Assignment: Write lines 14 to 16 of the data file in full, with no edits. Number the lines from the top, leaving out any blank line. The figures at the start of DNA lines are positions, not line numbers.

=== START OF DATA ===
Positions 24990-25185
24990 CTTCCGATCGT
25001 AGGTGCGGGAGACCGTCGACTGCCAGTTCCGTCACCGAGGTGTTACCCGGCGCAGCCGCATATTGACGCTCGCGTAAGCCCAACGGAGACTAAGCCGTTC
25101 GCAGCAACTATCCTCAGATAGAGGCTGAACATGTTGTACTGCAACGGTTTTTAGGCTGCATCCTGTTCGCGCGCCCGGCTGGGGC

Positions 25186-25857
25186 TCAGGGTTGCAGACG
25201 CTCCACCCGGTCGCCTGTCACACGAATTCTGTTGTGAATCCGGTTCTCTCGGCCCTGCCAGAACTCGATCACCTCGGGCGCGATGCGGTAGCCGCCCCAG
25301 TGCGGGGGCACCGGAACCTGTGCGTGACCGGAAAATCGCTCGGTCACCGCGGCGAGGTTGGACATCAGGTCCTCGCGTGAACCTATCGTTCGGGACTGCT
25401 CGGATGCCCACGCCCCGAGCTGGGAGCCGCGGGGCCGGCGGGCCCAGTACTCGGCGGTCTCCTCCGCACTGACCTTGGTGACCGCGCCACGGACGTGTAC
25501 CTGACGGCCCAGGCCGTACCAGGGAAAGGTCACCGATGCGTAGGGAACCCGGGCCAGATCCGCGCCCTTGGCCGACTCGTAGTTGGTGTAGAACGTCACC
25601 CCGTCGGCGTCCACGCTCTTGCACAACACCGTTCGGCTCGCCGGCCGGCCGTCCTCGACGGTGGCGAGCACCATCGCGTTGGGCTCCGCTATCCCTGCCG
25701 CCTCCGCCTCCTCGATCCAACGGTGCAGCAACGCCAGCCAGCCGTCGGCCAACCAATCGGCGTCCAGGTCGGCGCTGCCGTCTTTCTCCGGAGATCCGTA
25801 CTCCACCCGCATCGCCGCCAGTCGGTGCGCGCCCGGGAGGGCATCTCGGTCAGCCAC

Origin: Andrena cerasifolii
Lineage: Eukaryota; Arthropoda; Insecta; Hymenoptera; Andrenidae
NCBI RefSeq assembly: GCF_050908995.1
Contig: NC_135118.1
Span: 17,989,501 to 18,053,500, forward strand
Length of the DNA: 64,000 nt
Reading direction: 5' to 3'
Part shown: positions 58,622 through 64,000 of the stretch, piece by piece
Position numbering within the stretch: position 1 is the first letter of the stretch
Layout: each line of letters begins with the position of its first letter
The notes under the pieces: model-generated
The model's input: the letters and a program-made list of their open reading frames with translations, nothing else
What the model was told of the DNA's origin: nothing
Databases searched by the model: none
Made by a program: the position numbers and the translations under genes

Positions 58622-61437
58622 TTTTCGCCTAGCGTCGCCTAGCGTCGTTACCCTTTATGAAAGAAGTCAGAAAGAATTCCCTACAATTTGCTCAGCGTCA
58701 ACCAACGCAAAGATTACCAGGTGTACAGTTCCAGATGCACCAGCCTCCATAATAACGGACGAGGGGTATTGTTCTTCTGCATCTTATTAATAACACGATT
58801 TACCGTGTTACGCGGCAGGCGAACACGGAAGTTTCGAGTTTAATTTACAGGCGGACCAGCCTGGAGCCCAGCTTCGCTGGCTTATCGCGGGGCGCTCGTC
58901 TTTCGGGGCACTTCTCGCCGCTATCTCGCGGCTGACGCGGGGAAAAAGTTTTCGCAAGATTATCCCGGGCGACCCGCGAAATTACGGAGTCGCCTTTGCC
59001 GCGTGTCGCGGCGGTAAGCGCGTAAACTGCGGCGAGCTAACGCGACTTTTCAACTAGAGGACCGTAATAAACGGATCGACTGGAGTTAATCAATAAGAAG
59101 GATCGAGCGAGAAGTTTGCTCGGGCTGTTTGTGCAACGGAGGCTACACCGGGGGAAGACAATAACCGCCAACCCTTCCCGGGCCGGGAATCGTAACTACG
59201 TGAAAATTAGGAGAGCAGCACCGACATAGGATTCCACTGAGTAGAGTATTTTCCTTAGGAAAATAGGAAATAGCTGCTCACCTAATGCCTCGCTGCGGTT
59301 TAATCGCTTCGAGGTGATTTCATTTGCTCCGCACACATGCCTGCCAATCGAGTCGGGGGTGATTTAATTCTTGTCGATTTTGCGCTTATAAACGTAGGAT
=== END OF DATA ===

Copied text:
Origin: Andrena cerasifolii
Lineage: Eukaryota; Arthropoda; Insecta; Hymenoptera; Andrenidae
NCBI RefSeq assembly: GCF_050908995.1